GOODNESS! Exodus 33:18-20

Moses said, "I pray thee, show me thy glory." And He said, "I will make all my goodness pass before you, and will proclaim before you My name 'The LORD'; and I will be gracious to whom I will be gracious, and will show mercy on whom I will show mercy. But," He said, "you cannot see My face; for man shall not see Me and live." C.S. Lewis once remarked something to the effect that those who glibly think it would be fun to look into the face of absolute goodness simply had no idea what they were talking about. "God is not an uncle," says Rabbi Abraham Heschel, "God is an earthquake."

Encountering absolute goodness in our current condition would be, for most of us, like staring into the sun without shades or trying to trying to capture the Pacific Ocean in a bucket. That's why Moses had to be protected and could not see the Lord's face. And that is why the promise of the Gospel is so astonishing: "Blessed are the pure in heart, for they shall see God." Today, ask for the good Holy Spirit and let Him change you so that you may one day see God and live forever.



GENTLENESS! 1 Corinthians 4:21

What do you wish? Shall I come to you with a rod, or with love in a spirit of gentleness?

Paul wrote the above in the heat of extreme exasperation at the antics of the First Church of the Jerks in Corinth. From getting drunk at Mass to abusing the poor to starting whispering campaigns against Paul to adopting clever and enlightened attitudes toward all sorts of gross sin, the Corinthians were a real piece of work. Enough to drive an Apostle crazy. And so Paul has to rebuke them. Yet rather than give them both barrels, Paul continues to pull his punches and look for ways to say what he must say with gentleness. Why? Because the point was that the Corinthians should learn, not that he should win. It's a point we do well to imitate when we too have disagreements with annoying people.
It is notable that gentleness, like mercy, is usually a virtue we must exercise toward those who don't deserve it. It is love, not crushing rhetorical style, that wins hearts.



FAITHFULNESS! Psalm 40:10

I have not hid thy saving help within my heart, I have spoken of thy faithfulness and thy salvation; I have not concealed thy steadfast love and thy faithfulness from the great congregation.

It is a curious fact that, for the authors of the Old Testament "steadfast love" and "faithfulness" are as natural a pairing as left and right. Since God loves us, of course He will stay with us. Israel can't shake Him, no matter how hard they try. Even His punishments come precisely because He will "never leave you or forsake you." The psalmist knows this and praises God for it. Whatever pain Israel has to embrace in its painful history, it will never have to know the pain of a meaningless universe without God. Nor will it have to know a loveless God. His love is demonstrated precisely in His faithfulness, and faithfulness means, quite simply, that He stays. Today, praise God for His steadfast love and faithfulness. Then give some of it to somebody else, preferably a "difficult person."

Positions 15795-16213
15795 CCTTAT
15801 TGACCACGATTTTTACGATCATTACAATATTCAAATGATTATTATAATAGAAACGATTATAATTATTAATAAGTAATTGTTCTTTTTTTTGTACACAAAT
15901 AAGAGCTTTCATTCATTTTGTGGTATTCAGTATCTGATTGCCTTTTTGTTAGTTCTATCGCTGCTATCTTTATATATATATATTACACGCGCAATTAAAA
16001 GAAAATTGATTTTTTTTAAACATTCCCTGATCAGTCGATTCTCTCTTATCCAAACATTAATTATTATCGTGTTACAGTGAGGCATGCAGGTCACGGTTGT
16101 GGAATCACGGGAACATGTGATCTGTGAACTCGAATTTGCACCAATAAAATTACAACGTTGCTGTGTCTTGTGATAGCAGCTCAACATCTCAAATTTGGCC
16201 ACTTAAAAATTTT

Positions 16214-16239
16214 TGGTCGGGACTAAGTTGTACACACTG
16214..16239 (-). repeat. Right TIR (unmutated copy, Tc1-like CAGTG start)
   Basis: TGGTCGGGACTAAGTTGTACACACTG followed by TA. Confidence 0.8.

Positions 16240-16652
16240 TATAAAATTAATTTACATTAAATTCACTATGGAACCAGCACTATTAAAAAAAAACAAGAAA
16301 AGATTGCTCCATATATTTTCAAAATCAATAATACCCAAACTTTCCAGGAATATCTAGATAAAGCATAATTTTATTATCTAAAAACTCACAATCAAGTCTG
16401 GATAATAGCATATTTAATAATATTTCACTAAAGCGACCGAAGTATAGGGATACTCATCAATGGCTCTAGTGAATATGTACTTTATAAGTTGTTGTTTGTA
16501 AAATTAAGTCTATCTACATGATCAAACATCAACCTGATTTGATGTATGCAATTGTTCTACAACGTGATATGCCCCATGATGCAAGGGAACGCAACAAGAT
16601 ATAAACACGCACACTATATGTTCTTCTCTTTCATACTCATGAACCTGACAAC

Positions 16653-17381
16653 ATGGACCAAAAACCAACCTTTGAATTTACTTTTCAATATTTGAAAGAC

SELF CONTROL! Proverbs 25:28

A man without self-control is like a city broken into and left without walls.

Self-control is like the immune system. People who despise self-control think that they are breaking free. In reality, they are breaking down. Ignore self-control and the big laws God has given in the Ten Commandments and you don't get freedom. You don't even get anarchy. You get the small laws. You have to micromanage a hundred petty problems and put out a thousand little fires created by your failure to take the trouble to do the right thing in the first place. And the busier you are with that, the less time you have to deal with the reality of a dangerous world in which there really are people (and demons) who wish you ill. When your guard is down such creatures are more than happy to exploit your weakness, as America discovered September 11, 2001. The same is true in our individual lives. Abandon self-control and you will soon be controlled by someone or something else. Control yourself and you will not be "repressed" — you will be free.

1 comment:

Isadora Duncan said...

This is a great post. Gotta love that Mark Shea!

Are the graphics his or yours?
I have printed this and plan to use it in RCIA.

You have a nice blog here. Keep up the good work!

Blog Widget by LinkWithin